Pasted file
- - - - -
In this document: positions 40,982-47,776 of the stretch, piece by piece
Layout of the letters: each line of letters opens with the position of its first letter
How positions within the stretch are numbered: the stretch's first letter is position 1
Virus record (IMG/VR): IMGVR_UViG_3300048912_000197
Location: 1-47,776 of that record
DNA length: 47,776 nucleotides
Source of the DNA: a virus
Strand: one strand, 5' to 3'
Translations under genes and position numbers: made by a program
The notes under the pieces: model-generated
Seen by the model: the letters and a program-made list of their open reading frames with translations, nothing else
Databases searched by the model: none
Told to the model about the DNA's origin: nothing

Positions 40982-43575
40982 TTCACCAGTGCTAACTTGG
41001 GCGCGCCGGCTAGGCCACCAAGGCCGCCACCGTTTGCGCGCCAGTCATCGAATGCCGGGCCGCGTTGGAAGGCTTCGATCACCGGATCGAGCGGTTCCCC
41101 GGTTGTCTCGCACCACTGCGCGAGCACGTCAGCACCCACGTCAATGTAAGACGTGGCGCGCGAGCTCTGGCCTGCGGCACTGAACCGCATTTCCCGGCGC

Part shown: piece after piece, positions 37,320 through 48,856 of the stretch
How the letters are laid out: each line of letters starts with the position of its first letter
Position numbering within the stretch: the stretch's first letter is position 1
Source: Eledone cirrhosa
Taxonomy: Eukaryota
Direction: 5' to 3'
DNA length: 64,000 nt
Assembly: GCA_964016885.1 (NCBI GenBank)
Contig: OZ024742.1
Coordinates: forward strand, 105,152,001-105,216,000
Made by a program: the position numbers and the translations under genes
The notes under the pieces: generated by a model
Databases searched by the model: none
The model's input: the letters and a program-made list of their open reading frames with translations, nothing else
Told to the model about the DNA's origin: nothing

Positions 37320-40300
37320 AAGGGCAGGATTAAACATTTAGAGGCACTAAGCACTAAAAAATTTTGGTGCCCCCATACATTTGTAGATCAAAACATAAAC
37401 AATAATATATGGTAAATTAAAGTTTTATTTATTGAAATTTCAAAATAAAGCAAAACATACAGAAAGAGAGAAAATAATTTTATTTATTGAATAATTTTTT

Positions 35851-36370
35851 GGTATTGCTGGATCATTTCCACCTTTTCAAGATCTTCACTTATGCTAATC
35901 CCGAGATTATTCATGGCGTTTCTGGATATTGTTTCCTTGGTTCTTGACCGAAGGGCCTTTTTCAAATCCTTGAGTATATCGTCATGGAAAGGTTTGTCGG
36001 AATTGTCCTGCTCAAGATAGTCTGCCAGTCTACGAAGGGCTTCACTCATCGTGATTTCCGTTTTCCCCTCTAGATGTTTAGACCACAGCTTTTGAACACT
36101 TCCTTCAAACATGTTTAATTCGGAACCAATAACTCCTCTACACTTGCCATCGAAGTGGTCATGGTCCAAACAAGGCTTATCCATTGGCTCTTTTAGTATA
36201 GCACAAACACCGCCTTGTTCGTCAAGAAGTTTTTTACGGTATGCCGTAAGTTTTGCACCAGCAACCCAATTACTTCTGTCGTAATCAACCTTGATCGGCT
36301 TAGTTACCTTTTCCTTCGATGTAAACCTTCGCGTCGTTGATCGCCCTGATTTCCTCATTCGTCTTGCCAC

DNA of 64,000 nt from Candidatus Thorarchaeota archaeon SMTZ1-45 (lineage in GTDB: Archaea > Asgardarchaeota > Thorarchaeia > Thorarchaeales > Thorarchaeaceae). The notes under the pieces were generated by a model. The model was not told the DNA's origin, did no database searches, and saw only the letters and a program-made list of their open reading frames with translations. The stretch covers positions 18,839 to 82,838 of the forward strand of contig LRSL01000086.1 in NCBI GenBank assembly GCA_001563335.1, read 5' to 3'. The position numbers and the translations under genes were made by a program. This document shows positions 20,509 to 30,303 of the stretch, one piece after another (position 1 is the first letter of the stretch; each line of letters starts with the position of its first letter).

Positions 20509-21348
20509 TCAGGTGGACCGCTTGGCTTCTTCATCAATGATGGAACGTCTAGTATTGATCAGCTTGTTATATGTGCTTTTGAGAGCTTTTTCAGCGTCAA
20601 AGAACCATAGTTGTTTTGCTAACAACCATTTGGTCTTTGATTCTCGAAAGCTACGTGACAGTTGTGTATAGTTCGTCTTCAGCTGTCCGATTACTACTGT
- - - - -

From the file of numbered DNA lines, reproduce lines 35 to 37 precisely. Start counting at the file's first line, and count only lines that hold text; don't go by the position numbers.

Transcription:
37401 AATAATATATGGTAAATTAAAGTTTTATTTATTGAAATTTCAAAATAAAGCAAAACATACAGAAAGAGAGAAAATAATTTTATTTATTGAATAATTTTTT

Positions 35851-36370
35851 GGTATTGCTGGATCATTTCCACCTTTTCAAGATCTTCACTTATGCTAATC